In the article, Lisacek talked about how the SQ, acting on a tip on December 27, 1970, surrounded a farmhouse in St. Luc, Quebec, where the three remaining members of the Chénier cell of the FLQ – Paul and Jacques Rose, together with Francis Simard – were hiding in a 20-foot-long subterranean tunnel just over three feet high.

Dr. Jacques Ferron was asked by the terrorists to act as a mediator. The negotiations stretched for hours until the Quebec government agreed to the demands of the Rose brothers and Simard that bail conditions for political prisoners “return to normal”.

One last concern the terrorists had was to receive assurances from the SQ’s commanding officer that Albert not be allowed anywhere near them because they were concerned he would shoot them with his trusty Thompson sub-machinegun. They threatened to blow up the farmhouse if he didn’t leave, Albert told me. The commander ordered Lisacek to leave, which he did, and the prisoners came out of their hole with their hands up at 5 a.m. on December 28, 1970.

Albert said he was rankled by the way the 1994 French-language docudrama Octobre portrayed him shooting a Uzi sub-machinegun into the tunnel to force the culprits out. That never happened, he insisted. As well, he told me that the film was inaccurate in showing Montreal police on the scene. Only the SQ was present.

Paul Rose, Bernard Lortie and Francis Simard were all convicted in the kidnapping and murder of Pierre Laporte. Despite the heinous nature of their crimes, none of them ended up doing much jail time. Albert told me he believed that many French-Canadians had been brainwashed into believing that the terrorists were heroes, fighting for the freedom of Quebec.

It’s the same kind of revisionist thinking that allowed Radio Canada – the French-language arm of the CBC – to describe Paul Rose as an “activist, political scientist and trade unionist” in the announcement of his death on March 14, 2013.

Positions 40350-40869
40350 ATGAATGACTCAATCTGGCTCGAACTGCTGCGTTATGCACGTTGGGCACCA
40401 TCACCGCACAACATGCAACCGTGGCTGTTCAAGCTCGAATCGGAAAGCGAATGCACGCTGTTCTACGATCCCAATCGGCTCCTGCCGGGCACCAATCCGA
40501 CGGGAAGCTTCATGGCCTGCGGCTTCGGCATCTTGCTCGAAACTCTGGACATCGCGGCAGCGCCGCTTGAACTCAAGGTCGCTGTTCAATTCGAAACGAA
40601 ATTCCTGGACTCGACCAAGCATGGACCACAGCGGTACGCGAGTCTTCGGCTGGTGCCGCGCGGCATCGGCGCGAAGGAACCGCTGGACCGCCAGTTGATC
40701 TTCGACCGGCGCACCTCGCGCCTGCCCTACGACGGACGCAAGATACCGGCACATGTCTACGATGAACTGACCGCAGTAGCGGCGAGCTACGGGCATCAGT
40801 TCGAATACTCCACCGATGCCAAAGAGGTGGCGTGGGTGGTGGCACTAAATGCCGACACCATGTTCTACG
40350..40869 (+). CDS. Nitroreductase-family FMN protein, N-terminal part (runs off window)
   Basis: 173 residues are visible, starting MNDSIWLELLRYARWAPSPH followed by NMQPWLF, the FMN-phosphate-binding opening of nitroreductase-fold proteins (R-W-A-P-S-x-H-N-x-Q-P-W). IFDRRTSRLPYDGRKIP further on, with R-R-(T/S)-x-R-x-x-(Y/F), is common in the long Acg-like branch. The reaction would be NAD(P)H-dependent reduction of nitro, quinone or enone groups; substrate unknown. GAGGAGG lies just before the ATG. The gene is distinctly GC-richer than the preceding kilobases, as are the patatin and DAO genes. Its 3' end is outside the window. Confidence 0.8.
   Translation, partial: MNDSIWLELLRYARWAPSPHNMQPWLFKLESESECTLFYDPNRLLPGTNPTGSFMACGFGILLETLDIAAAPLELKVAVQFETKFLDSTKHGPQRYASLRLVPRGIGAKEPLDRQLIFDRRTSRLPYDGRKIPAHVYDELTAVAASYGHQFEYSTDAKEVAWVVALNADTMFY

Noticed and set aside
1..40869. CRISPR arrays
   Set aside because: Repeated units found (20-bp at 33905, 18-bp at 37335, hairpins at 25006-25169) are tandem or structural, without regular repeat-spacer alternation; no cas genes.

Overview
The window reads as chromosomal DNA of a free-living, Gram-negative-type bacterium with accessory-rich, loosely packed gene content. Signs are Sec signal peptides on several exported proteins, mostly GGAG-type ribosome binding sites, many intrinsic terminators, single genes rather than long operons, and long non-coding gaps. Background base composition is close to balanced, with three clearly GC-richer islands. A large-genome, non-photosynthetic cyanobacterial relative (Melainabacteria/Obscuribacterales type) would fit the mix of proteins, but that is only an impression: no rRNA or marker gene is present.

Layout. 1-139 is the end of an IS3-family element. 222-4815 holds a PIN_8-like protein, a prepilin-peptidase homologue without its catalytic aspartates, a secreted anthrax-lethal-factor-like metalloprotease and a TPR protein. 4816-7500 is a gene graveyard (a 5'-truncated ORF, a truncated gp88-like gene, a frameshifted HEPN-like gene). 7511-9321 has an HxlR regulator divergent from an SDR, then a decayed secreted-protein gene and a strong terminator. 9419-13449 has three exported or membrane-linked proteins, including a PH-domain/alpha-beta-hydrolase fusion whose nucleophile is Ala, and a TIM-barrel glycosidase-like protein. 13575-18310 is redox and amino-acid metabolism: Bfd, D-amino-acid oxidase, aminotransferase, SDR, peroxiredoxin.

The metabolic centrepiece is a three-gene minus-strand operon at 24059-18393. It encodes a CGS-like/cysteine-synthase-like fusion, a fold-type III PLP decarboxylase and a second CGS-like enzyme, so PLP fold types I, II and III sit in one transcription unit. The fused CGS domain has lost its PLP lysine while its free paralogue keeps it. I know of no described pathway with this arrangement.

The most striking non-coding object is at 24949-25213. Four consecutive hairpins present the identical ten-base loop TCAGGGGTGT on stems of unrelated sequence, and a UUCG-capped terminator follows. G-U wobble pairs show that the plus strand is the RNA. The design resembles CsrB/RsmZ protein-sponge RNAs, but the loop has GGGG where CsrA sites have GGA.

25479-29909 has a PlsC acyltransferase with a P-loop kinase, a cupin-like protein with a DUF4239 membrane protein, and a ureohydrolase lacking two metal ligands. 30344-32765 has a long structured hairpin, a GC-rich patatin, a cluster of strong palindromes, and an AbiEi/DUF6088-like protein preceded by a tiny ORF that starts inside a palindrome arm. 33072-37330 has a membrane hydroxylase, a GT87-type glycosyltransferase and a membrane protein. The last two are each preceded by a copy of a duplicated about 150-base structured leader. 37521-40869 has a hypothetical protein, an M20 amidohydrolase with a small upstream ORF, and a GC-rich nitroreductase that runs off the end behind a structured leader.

Radio Canada neglected to mention that Rose was convicted of the murder and kidnapping of Pierre Laporte, a dedicated civil servant and the father of young children when he was strangled to death with his gold crucifix on October 17, 1970 at the age of 49, one day after Prime Minister Pierre Elliott Trudeau declared the War Measures Act. Laporte’s body was stuffed in the trunk of a car abandoned at St. Hubert airport on the South Shore of the St. Lawrence River across from Montreal.

To understand the barbarity of his execution at the hands of the Rose brothers and Simard, Quebecers would do well to reread a letter Laporte wrote to then-Premier Robert Bourassa on October 11, 1970 while in captivity, asking the premier to do all he could to negotiate his safe release.

The note, which runs just over 150 words, reads in part:

I had two brothers, both are now dead. I remain alone as the head of a large family that comprises my mother, my sisters, my own wife and my children, and the children of Rolland of whom I am the guardian. My departure would create for them irreparable grief, and you know the ties that bind the members of my family…

You have the power of life and death over me. I depend on you and I thank you for it.

The last word on the matter should go to then-Parti Quebecois leader René Levesque, himself a sovereignist but an exemplary social democrat, who had this to say at the time of Laporte’s murder: “Speaking for the Parti Quebecois we find completely intolerable Mr. Laporte’s barbaric execution by people who have no sense of humanity and who don’t reflect Quebec.”

As proud Quebecers and Canadians, we must not let the passage of time warp our perception of historic events, together with the values and lessons they represent. A terrorist, such as Paul Rose, convicted more than four decades ago of a politically-motivated kidnapping and murder in a peaceful, democratic country, was neither a hero then nor now by any standards of civilized society.